It works by analyzing the historical records of the specified load indicators (CPU utilization, network input/output) for the past 14 days, but you can set it to a minimum of 24 hours of data. Then it generates a forecast two days in advance and schedules a scaling action on your EC2 instances to adjust the capacity. The goal of predictive scaling is to make the scaling index as close as possible to the target value.
For example, you can enable predictive scaling and configure it to keep the average CPU utilization of your Auto Scaling group at 60 percent. Your forecast calls for traffic spikes to occur every day at 9a.m. Then it creates the future scheduled actions to make sure that your infrastructure is ready to handle that traffic ahead of time.
Getting started with AWS Auto Scaling
There is no exact simple way to enable this service in your AWS environment because it’s very specific to your use case. You can find a good manual for every step in the AWS official documentation: Getting started with AWS Auto Scaling or open AWS Auto Scaling console, and try to go through the creation of a new AWS Auto Scaling plan.
Having problems with implementation? Let our certified cloud experts guide you.
Comparison of AWS Auto Scaling with other AWS services
AWS Auto Scaling vs. Amazon EC2 Auto Scaling
Sometimes, understanding the difference between these two AWS services can be confusing, so let's take a closer look at when it is best to use these services.
The best way to use AWS Auto Scaling is to manage multiple resources. It allows you to use scaling policies to define dynamic scaling policies for multiple EC2 Auto Scaling groups or other services. Using AWS Auto Scaling to configure scaling for more services at once is much faster than managing the scaling strategy for each resource. If you want to create predictive scaling for EC2 instances, you should also use AWS Auto Scaling.
If you only need to scale one or a couple of Amazon EC2 Auto Scaling groups or if you are only interested in maintaining the health of your EC2 instances, use Amazon EC2 Auto Scaling. If you need to set up scheduled or step scaling policies, you should also use EC2 Auto Scaling because AWS Auto Scaling does not support this feature.
AWS Auto Scaling vs. Elastic Load Balancing
Elastic Load balancing is the ability to evenly distribute traffic between your instances to ensure that none of these instances are overloaded by the traffic that they're receiving. There are three types of load balancers in AWS Cloud and they can be used to distribute traffic across instances created by AWS Auto Scaling or Amazon EC2 Auto Scaling.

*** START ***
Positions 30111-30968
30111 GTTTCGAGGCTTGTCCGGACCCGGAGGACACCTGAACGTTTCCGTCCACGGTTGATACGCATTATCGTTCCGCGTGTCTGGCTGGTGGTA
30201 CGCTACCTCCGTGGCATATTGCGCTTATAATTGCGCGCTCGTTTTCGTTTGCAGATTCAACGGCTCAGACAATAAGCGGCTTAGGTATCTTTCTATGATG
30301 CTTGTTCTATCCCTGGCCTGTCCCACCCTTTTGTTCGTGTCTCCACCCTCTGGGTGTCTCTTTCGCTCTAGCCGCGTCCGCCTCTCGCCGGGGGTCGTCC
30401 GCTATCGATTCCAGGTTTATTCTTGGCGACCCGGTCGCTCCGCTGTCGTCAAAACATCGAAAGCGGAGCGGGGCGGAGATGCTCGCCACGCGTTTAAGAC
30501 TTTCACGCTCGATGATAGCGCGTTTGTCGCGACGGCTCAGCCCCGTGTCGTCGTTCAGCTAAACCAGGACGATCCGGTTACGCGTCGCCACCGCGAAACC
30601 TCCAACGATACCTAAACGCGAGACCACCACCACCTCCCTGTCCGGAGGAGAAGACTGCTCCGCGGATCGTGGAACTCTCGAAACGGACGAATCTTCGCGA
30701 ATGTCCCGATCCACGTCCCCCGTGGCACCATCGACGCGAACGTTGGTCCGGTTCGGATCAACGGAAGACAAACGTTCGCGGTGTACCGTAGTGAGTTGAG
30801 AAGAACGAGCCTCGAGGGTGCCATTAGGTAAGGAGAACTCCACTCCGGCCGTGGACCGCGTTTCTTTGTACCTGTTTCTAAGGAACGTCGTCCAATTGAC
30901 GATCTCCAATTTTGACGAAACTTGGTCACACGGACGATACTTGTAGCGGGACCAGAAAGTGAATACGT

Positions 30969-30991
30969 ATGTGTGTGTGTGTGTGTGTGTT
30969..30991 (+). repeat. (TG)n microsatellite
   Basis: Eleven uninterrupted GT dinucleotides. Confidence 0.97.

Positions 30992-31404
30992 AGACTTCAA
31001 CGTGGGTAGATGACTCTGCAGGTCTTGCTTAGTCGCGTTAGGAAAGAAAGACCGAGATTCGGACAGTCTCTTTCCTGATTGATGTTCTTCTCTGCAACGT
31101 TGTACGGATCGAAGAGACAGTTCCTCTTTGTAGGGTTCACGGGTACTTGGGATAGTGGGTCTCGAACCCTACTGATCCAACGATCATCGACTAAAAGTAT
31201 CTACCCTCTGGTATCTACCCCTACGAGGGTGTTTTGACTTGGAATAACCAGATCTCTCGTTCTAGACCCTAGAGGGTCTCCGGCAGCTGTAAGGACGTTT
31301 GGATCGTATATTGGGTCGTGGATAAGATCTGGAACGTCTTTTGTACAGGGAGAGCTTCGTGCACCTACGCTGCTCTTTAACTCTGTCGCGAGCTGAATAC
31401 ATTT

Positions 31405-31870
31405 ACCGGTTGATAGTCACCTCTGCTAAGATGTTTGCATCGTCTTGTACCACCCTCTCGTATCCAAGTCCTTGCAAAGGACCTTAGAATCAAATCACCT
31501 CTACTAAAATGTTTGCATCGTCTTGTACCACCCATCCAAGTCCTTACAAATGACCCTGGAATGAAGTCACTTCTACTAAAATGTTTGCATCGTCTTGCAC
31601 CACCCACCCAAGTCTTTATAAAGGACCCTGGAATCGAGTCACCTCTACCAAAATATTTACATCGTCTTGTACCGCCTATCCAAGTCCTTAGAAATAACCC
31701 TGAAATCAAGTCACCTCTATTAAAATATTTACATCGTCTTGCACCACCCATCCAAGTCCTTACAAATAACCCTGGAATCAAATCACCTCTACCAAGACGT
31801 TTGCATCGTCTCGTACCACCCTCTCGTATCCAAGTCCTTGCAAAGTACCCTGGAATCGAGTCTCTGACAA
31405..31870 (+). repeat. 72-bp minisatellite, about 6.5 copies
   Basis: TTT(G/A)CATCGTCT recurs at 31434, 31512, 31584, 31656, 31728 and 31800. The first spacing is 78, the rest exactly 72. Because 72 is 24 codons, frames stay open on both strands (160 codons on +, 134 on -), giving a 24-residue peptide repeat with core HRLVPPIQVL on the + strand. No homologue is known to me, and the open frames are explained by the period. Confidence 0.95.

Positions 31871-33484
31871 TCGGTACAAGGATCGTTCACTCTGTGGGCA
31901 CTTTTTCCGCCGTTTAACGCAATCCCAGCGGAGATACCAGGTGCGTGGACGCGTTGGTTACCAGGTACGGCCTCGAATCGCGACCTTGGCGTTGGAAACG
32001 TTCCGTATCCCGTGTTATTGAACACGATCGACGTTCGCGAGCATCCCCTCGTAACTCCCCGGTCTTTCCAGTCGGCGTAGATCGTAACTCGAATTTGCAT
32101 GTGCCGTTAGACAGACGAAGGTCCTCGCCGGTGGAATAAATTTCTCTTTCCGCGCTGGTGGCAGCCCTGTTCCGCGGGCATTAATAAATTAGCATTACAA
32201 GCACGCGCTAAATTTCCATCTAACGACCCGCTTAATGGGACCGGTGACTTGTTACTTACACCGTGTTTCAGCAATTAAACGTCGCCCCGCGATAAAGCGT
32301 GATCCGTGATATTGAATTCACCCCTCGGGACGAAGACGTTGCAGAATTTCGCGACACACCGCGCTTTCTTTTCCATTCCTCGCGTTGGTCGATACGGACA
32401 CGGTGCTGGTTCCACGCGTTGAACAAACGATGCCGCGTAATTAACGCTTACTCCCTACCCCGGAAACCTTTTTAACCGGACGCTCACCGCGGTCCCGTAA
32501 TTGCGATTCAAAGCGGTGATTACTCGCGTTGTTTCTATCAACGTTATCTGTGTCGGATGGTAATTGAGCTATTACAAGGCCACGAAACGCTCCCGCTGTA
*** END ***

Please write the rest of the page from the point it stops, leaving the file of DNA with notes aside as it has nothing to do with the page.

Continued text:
AWS Auto Scaling benefits and disadvantages
AWS Auto Scaling benefits
Setup auto scaling of multiple resources - AWS Auto Scaling lets you set target utilization levels (CPU, Network In/Out) for multiple resources in a single place in the AWS Management Console.
Improved cost management - You can scale multiple services at once up or down (horizontally) according to the requirements of your organization. This allows you to save on the costs of managing these services.
Reliability - Automatic scaling is efficient and reliable. It’s also simpler to do in one place, and whenever scaling is initiated, AWS can send you notifications.
Disadvantages of AWS Auto Scaling
There are no major disadvantages to using AWS Auto Scaling, but here are some common things you should understand before implementing it.
Increase development complexity - Integrating any type of auto scaling may make deployment and configuration more complicated. You need a separate service to synchronize your code changes.
Regionally limited - AWS Auto Scaling service is only effective in one region and it’s not possible to use it across resources in multiple regions. You’ll have to create AWS Auto Scaling in every region separately. So, if you have a multi-region application, it can be a challenge.
AWS Auto Scaling pricing
The AWS Auto Scaling service is free to use. You only pay for the AWS resources (EC2 instances, DynamoDB tables, etc..) and because the AWS Auto Scaling feature is enabled by Amazon CloudWatch metrics and alarms, you’ll pay the CloudWatch monitoring fees.
Automatic scaling in AWS is a very broad topic and there are a lot of services that can be scaled automatically in AWS Cloud. The AWS Auto Scaling service helps you to do this in one place for your whole application, with for example EC2 instances, DynamoDB tables, and more.